It's exciting, because there's this constant building of tension in terms of the score. There are all these new themes that are introduced for all of the new characters that we've grown to love; Rey's theme is particularly interesting. Also, I'd say my favorite soundtrack moment from that film is probably "Scherzo for X-Wings," which is when the Rebel forces come in to Starkiller Base.
What are the differences, for you as a musician, playing the original "Star Wars" and this new edition?
Mostly in terms of the themes for the individual characters that happened between the original trilogy and the prequels and the sequels. For example, in the original trilogy movies, you get to play a lot of Darth Vader's theme which is particularly fun as a tubist because it's so low brass driven. So there's a lot of variants in the different types of music you get to play between the different trilogies.
Do you have a particular favorite section or iconic moment of "The Force Awakens" to play along with?
Well, I'm always a sucker for whenever they bring out the big planet or star station that blows things up. I love the end of the movie when they have Starkiller Base and its huge red laser beam. And they absorb a sun to get all the power – how can you beat that?
What do you love most about "Star Wars" and the franchise?
If not just for nostalgia, there's an incredibly far-reaching story that is really well-planned throughout six to nine movies ...
Eight movies, maybe.
I would also say I just really love the world-building. George Lucas just introduces some really cool alien species and amazing locations, especially with all of the incredible CGI throughout all of the movies really helping to make that real. And of course John Williams' scoring also really contributes to that feeling of being in space. I feel like he does that particular vibe so while. And as a classical music nerd, I know that John Williams loves to quote from all these other classical composers so you can hear his influences all over the place.
What are some of those influences in "The Force Awakens" or in "Star Wars" in general?
For example, that Tatooine theme where they have the sparse strings going on as you see the two suns over the planet, that's kind of inspired by some of the harmonies you see Stravinsky do in "Rite of Spring." You can also hear a lot of influence in some of the battle music, which is very similar to the things we find in Holst's music – like "The Planets," which we're playing later this year. Particularly "Mars" feels so similar – of course it's space-themed so that ties in. We're even playing this Lutoslawski concerto for orchestra which has a few moments that feel very John Williams – although Lutoslawski came first. But you can see, with the more classical music you listen to, especially 20th century things, you tend to find his influences everywhere.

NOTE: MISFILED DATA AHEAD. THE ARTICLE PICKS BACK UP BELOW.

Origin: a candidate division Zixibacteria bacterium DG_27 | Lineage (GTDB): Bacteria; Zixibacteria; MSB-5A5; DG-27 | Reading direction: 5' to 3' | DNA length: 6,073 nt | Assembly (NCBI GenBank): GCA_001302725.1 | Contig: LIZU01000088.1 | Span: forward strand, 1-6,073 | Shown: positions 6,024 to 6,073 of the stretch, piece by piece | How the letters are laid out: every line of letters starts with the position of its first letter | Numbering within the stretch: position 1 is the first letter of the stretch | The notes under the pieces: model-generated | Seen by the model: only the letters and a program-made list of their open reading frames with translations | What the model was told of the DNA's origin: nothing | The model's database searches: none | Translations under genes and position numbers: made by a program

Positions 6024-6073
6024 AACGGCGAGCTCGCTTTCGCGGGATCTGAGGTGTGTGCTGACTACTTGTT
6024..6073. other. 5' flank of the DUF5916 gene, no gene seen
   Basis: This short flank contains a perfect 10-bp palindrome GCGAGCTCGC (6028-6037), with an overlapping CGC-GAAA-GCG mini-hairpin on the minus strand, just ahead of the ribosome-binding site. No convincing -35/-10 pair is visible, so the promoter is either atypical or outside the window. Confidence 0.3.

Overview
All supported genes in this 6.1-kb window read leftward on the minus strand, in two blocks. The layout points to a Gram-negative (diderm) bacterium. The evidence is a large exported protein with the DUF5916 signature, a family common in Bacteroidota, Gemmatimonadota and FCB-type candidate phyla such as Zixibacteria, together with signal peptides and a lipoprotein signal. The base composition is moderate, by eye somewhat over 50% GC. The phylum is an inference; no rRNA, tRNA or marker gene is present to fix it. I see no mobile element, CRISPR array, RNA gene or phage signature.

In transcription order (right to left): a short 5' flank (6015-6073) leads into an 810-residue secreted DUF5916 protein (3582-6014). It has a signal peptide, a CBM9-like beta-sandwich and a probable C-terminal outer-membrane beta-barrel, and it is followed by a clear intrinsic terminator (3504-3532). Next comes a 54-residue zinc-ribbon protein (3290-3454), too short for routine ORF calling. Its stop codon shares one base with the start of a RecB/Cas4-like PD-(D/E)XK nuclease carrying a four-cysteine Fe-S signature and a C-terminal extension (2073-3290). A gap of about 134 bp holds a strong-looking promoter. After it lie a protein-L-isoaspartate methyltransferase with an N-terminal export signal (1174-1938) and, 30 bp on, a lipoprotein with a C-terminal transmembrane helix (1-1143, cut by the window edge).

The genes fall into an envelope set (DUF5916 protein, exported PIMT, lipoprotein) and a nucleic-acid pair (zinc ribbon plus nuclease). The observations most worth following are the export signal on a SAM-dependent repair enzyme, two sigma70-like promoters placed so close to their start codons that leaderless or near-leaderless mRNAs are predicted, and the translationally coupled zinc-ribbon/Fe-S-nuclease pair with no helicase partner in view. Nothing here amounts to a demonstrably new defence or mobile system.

If I saw right, "Jaws" is coming to the MSO as well this summer. So John Williams' "Jaws" or John Williams' "Star Wars": Which is the better movie score?
That's a tough question. I think the problem is we're comparing one movie to nine movies in terms of scores – so I think I'd have to go with "Star Wars" because of that.
How dare you, with the "Jaws: The Revenge" erasure.
It's particularly sacrilegious because there's such a big tuba solo in "Jaws!"
The MSO's performance of "Star Wars: The Force Awakens" will take place on Friday, May 12 and Saturday, May 13 at 7:30 p.m. as well as Sunday, May 14 at 2:30 p.m. For information and for tickets, do visit mso.org. Or do not. There is no try.
As much as it is a gigantic cliché to say that one has always had a passion for film, Matt Mueller has always had a passion for film. Whether it was bringing in the latest movie reviews for his first grade show-and-tell or writing film reviews for the St. Norbert College Times as a high school student, Matt is way too obsessed with movies for his own good.
When he's not writing about the latest blockbuster or talking much too glowingly about "Piranha 3D," Matt can probably be found watching literally any sport (minus cricket) or working at - get this - a local movie theater. Or watching a movie. Yeah, he's probably watching a movie.